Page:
We’re building a platform to uncover answers about cold case murders that could be solved through collective impact—join us!

We believe the more resources we can provide to digital volunteers and citizen solvers mean more “citizen detective” communities.

Citizen Detective Guide Cover
We’re using the power of collective impact to bring peace to families of murdered or missing people by combining data, technology, and the wisdom
of the community.

Consider this

More than 200,000 unsolved cases have gone cold since 1980, and murder clearance rates continue to drop. With equity for BIPOC, LGBTQ+, and other underserved victims not prioritized in the true crime communitytogether we can do better.

There are many tools in the cold case toolbox and no one person knows how to use them all to their full potential. Thankfully, you don’t have to. You just need to have a collection of people that do.

— Gene Miller, Pierce County Prosecutor’s Office, Criminal Investigator, High Priority Offender Unit,
National Best Practices for Implementing and Sustaining a Cold Case Investigation Unit

While the podcast Serial may have ignited new interest in true crime in the last few years, people are switching from entertainment consumption to a passion for activism to help solve cold cases.

We’ve created a step-by-step guide to develop your unique abilities, test your knowledge, and even discover new talents. We need more Citizen Detectives to polish their skills to join us at Uncovered!

What you’ll learn with this guide
• Spark new insights for how you perceive information
• Understand key components to request public information
• Support further education and skill development
• Evaluate key processes for data collection
• Engage diverse methods in desktop research

The guide also comes with work space so you can map out your next case and prepare for the launch of Uncovered to combine publicly available information, with the ever-growing wisdom of the crowd, to do something that matters and find the intersection of justice, peace, and closure for families.

What 500 people have to say about true crime

We heard you when you said:
“I would definitely already be willing; I just wouldn’t know where to start!”

“Knowing my own potential to help and being armed with tools to help without disrupting ongoing investigation”

“Being able to identify clear opportunities to gather information that (I) was not looking into.”

“Feeling like I could make a meaningful contribution to it. Is there a path to get my research to someone who could affect the outcome?”

We took notice when:
89% of those surveyed said that they look for additional info on cases on more than one platform.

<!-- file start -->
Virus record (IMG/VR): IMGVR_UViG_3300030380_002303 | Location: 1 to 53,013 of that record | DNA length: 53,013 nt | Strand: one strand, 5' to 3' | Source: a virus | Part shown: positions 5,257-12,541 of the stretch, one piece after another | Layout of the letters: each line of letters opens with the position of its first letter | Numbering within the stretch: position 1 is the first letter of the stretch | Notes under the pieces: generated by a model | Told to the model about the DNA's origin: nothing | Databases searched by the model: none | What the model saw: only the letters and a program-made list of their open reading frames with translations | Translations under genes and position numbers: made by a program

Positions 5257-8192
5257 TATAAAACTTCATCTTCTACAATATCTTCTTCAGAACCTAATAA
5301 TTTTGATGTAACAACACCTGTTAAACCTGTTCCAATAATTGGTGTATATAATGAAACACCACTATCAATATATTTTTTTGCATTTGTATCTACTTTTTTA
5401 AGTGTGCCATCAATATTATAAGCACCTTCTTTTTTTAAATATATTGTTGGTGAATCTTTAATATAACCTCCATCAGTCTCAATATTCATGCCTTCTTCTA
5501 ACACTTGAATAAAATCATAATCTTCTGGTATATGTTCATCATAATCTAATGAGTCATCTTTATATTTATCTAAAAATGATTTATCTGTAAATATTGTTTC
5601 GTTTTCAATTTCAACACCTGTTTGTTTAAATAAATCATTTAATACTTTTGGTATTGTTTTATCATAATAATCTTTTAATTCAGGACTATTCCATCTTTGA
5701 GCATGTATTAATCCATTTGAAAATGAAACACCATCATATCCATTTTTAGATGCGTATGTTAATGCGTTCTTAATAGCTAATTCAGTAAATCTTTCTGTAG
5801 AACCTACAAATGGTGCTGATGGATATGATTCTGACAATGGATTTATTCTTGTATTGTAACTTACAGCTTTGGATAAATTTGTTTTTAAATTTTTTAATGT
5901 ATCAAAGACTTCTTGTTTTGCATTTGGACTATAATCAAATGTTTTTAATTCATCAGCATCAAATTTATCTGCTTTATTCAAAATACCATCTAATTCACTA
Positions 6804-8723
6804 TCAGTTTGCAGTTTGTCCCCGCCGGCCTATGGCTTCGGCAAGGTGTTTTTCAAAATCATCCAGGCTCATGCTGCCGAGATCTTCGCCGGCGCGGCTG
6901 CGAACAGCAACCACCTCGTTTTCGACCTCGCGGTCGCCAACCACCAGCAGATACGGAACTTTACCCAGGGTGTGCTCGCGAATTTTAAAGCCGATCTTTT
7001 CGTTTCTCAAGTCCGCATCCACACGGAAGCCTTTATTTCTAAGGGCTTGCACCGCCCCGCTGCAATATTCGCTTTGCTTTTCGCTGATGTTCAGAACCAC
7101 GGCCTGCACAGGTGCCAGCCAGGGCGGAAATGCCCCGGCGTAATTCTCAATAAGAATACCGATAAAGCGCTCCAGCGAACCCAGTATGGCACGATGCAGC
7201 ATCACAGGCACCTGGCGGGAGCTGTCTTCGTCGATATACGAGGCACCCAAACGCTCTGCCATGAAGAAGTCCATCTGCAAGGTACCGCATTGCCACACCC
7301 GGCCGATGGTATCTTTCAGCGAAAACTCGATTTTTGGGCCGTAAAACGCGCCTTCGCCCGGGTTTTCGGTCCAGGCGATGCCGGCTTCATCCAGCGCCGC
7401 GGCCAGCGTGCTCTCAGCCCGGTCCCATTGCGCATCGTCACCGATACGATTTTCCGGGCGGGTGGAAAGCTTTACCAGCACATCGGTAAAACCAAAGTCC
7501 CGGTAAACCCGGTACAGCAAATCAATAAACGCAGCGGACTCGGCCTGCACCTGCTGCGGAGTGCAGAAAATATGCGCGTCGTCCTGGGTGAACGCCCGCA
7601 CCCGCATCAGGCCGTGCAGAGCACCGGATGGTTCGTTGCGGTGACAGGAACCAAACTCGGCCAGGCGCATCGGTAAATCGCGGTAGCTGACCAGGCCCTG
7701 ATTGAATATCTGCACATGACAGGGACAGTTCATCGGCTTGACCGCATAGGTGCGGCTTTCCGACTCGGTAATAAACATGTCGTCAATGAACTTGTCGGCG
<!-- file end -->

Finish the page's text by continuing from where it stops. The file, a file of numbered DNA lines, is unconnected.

62% of people say they would take action by collaborating with others if they knew the victim.

On average, true crime and cold case info come from 4 to 5 sources with podcasts and documentaries leading.

Families Deserve Answers; Victims Deserve A Voice, And No One Should Be A Statistic.

Together We Can
Make A Difference

We’re combining publicly available information, with the ever-growing wisdom of the crowd, to do something that matters and find the intersection of justice, peace, and closure for families. Stay up-to-date with the latest case details.

Cold Case Murders Solved

Cold case murders are being solved at a faster rate than ever, with the help of DNA technology improvements made in the last few years. Some of the most famous cold cases solved by DNA technology include the Golden State Killer and the Boston Strangler. With the advancements of DNA technology in recent years, investigators all over the world are retesting evidence from cold cases and are constantly solving cold cases by using the forensic evidence from when the crime initially occurred.

Like I’ve previously mentioned, cold cases are continuing to be solved every year, bringing justice and answers to families of murdered and missing individuals all over the United States. For example, cold cases solved in 2020 include the 28-year-old cold case of Baby April, whose killer was identified in 2020 by a matching the suspects’ DNA profile to the profile of Angela Renee Siebke, the 1963 murder of Margaret “Peggy” Beck, and the 2010 murder of Sherry Black, among many others.

Cold Case Murders Solved

Although most cold case files are not available to the public, there are a number of cold case resources that are publicly available data and records. These can be available via sites such as Namus, The Charley Project, Black and Missing Foundation, Inc (BAMFI), DNA Doe Project, National Center for Missing and Exploited Children, Missing and Murdered Indigenous Women Database, and the Trans Doe Task Force. Many of these resources not only contain lists of cold cases and lists of unsolved murders, some can help walk you through how to look up a cold case.